Articles

Choosing the Right Public Relations Partner

Strategic Approach
Public relations firms come in all different shapes and sizes. Finding the right firm that fits your company is the first step.

Your PR firm should have:

  • Knowledge about your business
  • Industry expertise across critical sectors
  • Experience and relationships with local media and industry trade publications
  • Proven success in the marketplace
  • Seasoned PR professionals as day-to-day contacts

 

Strategic Exploration
The strategic exploration process enables your chosen PR firm to attain a comprehensive understanding of your company’s business, brand, customers, markets and processes.

  • Material Review – Background information and materials help facilitate a broader understanding of the mission, goals and resources of the company
  • Exploratory Interviews and Research – Interviews with key executives within the company helps define brand philosophy, company visions for growth, company goals and overall brand perception and impact
  • Competitive Analysis – Competitor analysis allows for a comprehensive review of how your competitors stack up in the industry
  • Information Analysis and Development of Program Recommendations – Analysis of data and background information gathered help develop a brand and communications blueprint
  • Discussion and dialogue on recommendations – After the brand and communications blueprint has been submitted, decide on a set of goals and objectives prior to implementation

 

Implementation
During implementation, your PR firm should offer:

  • Proactive management of your PR objectives
  • Consistent Support for Mission & Vision from look & feel design standpoint to a comprehensive verbal support structure
  • Audience Positioning to frame a distinct, differentiated identity and create a foothold with key client groups and organizations
  • Strategic Outreach to create alliances with businesses, associations, organizations and groups to strengthen reach and resources
  • Thought Leadership on issues, trends and topics that extend brand relevance and reputation with key regional, national and international audiences
  • Executive Visibility including compelling ways to deliver identity and promote involvement through representative senior leadership
  • Audience Research & Analysis tools to support targeted messaging outreach and impact measurement of the identity process

 

Measure Results
Establishing a company’s thought leadership promotes brand awareness and expertise in a given area. Public relations, like any other marketing tool, must be strategically planned for, diligently implemented and measured on a regular basis. A public relations road map must be developed and then implemented effectively and efficiently, measuring results on a monthly, quarterly and annual basis.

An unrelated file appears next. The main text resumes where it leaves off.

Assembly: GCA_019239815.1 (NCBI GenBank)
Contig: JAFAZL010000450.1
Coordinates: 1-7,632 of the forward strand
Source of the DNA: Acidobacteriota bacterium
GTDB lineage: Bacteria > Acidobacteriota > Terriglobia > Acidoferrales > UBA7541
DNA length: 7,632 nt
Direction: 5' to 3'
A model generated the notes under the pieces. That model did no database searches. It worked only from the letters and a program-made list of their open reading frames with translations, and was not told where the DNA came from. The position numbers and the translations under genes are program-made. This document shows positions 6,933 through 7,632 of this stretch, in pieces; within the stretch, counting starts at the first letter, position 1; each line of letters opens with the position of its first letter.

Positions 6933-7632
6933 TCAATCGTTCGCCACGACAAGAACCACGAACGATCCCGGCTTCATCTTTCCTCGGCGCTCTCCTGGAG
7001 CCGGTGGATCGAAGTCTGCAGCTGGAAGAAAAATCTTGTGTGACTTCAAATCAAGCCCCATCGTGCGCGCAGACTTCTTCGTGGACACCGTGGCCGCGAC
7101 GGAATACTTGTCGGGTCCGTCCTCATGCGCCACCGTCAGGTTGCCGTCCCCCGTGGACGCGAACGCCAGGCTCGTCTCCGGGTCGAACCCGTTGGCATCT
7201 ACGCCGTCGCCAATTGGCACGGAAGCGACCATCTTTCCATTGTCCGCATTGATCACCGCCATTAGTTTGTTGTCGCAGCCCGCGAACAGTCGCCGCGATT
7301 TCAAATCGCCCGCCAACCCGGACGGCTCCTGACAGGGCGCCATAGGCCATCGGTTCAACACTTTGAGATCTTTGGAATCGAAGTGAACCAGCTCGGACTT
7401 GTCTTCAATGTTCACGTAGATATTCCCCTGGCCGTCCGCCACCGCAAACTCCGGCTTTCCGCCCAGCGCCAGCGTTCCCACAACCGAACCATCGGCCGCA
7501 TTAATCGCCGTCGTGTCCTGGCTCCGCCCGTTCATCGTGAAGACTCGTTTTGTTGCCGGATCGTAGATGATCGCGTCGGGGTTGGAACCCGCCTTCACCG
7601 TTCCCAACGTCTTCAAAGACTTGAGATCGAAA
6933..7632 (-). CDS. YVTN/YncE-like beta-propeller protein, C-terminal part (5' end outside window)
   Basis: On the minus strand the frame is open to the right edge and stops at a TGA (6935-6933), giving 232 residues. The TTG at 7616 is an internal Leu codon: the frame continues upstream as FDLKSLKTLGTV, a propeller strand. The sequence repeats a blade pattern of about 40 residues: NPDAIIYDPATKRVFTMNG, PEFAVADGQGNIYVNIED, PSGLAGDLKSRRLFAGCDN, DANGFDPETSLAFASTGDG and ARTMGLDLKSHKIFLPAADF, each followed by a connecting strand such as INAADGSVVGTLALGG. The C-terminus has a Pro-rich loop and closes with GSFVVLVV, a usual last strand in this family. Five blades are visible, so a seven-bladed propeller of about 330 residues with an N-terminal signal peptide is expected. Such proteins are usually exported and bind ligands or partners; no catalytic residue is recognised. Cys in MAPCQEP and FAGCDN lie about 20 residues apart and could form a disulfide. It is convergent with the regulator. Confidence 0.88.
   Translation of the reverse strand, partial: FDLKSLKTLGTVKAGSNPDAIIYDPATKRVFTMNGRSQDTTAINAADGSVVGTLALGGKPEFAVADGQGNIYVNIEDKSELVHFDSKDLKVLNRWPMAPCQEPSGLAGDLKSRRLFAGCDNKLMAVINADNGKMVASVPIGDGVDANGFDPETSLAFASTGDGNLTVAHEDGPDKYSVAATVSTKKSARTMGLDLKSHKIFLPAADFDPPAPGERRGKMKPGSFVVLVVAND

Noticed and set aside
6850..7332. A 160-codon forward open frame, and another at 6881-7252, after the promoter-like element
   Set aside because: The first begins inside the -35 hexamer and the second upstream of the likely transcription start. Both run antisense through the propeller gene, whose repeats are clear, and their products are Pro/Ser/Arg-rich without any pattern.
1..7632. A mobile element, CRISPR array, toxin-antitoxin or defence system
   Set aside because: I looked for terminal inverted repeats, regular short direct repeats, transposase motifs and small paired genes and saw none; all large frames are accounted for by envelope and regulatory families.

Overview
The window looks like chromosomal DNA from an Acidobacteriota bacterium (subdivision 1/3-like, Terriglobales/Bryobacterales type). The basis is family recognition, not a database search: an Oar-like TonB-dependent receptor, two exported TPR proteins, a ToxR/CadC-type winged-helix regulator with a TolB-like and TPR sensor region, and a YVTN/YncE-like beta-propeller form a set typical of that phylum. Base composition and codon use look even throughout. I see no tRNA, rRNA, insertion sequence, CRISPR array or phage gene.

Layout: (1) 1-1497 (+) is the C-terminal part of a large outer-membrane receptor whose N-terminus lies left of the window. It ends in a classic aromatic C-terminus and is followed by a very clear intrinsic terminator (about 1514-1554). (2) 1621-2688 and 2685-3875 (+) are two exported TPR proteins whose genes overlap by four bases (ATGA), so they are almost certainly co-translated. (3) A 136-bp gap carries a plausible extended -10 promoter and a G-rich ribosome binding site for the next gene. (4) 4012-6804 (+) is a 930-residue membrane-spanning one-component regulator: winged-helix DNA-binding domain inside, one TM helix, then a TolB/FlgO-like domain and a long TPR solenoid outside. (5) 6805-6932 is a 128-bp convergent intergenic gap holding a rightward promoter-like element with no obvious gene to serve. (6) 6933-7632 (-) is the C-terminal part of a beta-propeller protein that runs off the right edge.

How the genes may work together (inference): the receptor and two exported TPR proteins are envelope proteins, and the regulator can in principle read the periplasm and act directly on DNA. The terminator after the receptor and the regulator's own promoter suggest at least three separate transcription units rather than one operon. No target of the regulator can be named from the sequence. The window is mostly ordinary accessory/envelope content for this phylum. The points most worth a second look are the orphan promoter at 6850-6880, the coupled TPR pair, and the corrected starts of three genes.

At the end of the implementation stage, did your PR firm:

  • Establish industry leading visibility?
  • Drive trade media coverage?
  • Perform above expectations?
  • Deliver against measurable goals?
  • Provide creative, strategic solutions for your business?

Judy Sparks
SMPS Atlanta Executive Advisory Panel
Brand Resources Group, Inc.

Smarter Internal Marketing

I was reading an article in RainToday on 6 Steps for Creating a Marketing Plan that Works Best for You. (If you haven’t utilized RainToday as a resource, you should really subscribe.) The article talked about marketing to the path of least resistance and evaluating how you could make your efforts easier. This is one thing that I think too many marketers continue to overlook in their path of improving and changing things within their company.

As marketers we try to focus on getting buy-in from everyone all at once. However, logic tells us you will never get everyone to agree. So why do we struggle so much to get approval from those that disagree with us? As I’ve continued through my career I’ve realized that if you focus on what you CAN do versus what you CAN’T, success comes so much easier. So the next time you find yourself stressed because you can’t get an initiative through, focus on those individuals you can get buy-in from. It’s amazing how quickly those that opposed the initiative come around when they start to see the success it brings.

Another approach is called WIIFM (What’s In It For Me?). Are you able to really listen, so you can demonstrate how it will benefit them? Not what you feel should be important to them, but what they feel is important. For example, I hear marketers talk about needing more staff all the time, but all they do is complain about how much work they have. Take a look from the President’s perspective. Can you demonstrate how it benefits the company? What is the ROI? What is the industry standard?

When you think about it, this is what we do as marketers. So use your skills. Our job is to convince someone to use our services -- this just happens to be internal marketing. If you anticipate what is important to the person you have approached and know the questions they will ask, have those answers ready. You will begin to see a dramatic improvement with the success of your internal marketing efforts.

Sarah Mackley
Innovative Solutions Group, Ltd. (ISG)
SMPS-GA Director of Communications